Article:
Malcolm Gladwell is an award winning staff writer for the New Yorker magazine. He is also the author of several best-selling books. In The Tipping Point: How Little Things Make a Big Difference (2000) Gladwell observed parallels between the spread of infectious diseases and how fashions take hold. He looked for the fulcrum, the point at which seemingly small differences become a critical mass, converting the ordinary into the extraordinary.
In Blink: The Power of Thinking Without Thinking (2005), Gladwell investigated split-second decision-making, often done in a blink. Gladwell illustrates the point with the example of art experts who were able to instantly spot a forgery, even though they could not explain why. Gladwell credits a phenomenon called “thin slicing,” based on accumulated experience.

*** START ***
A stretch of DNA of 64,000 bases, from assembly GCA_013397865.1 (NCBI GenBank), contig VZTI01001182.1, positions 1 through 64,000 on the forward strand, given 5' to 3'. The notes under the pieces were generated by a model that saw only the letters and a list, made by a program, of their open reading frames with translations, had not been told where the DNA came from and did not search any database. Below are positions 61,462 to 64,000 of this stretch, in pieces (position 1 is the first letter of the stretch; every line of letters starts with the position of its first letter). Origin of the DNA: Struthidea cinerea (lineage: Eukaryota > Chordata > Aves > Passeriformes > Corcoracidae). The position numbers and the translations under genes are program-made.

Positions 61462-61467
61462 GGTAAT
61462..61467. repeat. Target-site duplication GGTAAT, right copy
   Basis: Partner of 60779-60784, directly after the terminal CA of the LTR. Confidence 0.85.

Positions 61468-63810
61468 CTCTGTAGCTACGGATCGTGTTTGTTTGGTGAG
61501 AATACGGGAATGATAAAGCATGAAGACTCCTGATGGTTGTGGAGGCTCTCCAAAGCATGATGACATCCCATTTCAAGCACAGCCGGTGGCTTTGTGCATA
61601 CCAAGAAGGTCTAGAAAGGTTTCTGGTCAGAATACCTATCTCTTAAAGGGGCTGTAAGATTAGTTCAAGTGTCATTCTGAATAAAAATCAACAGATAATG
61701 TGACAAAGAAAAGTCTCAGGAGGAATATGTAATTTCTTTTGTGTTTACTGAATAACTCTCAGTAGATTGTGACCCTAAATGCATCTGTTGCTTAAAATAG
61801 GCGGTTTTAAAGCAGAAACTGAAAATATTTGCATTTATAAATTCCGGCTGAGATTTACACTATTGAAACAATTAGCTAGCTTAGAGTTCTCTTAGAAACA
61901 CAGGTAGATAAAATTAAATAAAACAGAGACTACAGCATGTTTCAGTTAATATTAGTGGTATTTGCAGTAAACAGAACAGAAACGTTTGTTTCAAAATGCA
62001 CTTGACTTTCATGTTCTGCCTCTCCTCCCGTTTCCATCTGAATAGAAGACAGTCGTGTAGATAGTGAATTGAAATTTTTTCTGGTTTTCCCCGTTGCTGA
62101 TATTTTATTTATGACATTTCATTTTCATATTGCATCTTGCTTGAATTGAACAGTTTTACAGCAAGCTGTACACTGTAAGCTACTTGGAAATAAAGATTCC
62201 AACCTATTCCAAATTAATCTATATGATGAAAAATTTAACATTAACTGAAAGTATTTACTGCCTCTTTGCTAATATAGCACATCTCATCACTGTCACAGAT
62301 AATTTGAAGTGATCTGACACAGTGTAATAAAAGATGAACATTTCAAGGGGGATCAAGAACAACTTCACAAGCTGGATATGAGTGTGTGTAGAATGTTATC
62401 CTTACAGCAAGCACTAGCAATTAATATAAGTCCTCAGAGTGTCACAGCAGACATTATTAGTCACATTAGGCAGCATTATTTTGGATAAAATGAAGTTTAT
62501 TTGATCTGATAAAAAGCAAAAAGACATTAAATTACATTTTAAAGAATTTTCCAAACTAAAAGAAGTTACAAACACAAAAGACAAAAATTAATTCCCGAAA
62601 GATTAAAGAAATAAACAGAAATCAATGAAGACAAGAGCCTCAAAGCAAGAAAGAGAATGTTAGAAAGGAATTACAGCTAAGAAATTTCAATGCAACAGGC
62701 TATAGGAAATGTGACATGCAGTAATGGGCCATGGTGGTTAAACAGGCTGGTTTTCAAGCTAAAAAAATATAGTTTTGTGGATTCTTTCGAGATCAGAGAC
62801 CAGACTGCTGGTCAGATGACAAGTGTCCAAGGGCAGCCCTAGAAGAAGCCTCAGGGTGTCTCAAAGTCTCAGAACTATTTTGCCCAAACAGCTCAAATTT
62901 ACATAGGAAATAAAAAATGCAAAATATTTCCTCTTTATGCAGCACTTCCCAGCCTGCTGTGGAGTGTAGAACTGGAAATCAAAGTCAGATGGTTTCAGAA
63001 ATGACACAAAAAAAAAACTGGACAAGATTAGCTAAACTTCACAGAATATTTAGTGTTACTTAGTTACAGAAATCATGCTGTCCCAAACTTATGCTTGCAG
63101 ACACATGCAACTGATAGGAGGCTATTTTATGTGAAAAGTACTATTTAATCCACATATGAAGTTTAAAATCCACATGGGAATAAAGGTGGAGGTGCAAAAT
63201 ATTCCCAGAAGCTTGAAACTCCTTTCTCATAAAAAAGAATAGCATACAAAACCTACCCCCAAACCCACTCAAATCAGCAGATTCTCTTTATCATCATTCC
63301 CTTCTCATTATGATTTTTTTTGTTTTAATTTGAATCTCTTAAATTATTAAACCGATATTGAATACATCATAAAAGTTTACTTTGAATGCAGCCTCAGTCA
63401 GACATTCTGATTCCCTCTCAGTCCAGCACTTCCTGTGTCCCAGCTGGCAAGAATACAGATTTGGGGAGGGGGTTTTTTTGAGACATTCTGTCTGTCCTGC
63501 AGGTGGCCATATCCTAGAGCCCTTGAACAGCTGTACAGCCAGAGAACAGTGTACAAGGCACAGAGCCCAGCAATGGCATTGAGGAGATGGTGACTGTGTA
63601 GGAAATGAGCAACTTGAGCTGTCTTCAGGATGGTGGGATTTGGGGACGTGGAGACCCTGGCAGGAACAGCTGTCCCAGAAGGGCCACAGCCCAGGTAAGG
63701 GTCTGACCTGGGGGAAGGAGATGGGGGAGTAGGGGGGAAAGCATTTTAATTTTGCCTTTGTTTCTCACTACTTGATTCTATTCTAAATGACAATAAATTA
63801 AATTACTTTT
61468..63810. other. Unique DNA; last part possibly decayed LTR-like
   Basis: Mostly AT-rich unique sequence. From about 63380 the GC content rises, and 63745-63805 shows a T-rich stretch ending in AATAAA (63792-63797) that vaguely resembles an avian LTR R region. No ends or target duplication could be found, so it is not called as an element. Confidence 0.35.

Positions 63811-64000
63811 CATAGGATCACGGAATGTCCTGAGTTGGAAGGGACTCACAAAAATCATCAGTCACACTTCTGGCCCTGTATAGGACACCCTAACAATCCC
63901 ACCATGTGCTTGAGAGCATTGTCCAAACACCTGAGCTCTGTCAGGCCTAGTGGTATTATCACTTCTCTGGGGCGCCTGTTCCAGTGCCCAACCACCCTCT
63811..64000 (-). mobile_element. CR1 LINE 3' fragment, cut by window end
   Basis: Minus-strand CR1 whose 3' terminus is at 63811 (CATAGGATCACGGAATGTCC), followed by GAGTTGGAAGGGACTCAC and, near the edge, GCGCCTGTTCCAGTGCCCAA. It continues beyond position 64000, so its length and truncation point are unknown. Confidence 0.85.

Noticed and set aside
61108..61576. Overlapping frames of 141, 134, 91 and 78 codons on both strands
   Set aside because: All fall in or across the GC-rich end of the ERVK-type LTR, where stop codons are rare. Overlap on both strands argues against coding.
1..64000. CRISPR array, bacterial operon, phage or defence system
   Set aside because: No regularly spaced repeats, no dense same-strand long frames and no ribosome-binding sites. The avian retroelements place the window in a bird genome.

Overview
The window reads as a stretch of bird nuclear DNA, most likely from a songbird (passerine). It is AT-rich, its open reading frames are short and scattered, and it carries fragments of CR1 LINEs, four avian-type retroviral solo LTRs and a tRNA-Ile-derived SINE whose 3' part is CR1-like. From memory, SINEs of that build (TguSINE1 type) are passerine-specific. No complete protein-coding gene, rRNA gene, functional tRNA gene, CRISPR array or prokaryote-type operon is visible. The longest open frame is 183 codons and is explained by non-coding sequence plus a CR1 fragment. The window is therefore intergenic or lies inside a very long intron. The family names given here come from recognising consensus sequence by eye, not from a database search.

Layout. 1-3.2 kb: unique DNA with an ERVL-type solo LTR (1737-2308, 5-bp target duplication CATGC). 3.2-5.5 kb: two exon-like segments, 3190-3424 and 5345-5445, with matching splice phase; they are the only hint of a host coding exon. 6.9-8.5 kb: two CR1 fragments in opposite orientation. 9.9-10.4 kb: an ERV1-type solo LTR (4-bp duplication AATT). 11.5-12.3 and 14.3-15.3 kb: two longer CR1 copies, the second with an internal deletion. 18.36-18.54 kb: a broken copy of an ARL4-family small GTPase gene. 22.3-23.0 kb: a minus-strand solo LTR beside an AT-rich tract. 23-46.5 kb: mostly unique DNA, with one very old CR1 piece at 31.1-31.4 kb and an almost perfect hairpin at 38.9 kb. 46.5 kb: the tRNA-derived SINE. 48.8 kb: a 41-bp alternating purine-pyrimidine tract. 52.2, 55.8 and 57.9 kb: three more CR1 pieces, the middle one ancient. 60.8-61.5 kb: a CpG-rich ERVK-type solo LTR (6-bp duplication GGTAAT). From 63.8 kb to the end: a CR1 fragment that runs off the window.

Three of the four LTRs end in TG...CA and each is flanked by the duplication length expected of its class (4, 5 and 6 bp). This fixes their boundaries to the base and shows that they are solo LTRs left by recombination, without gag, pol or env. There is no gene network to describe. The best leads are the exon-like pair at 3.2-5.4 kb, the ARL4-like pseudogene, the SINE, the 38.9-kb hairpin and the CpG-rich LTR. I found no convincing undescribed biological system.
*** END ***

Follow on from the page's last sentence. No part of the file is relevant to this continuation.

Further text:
In Outliers: The Story of Success (2008), Gladwell suggested that 10 years of practice is required to excel at a discipline. What the Dog Saw And Other Adventures (2009) is a collection of his essays and articles.
Gladwell’s books have earned him many plaudits, including a placing in Time Magazine‘s list of the 100 Most Influential People In the Business World.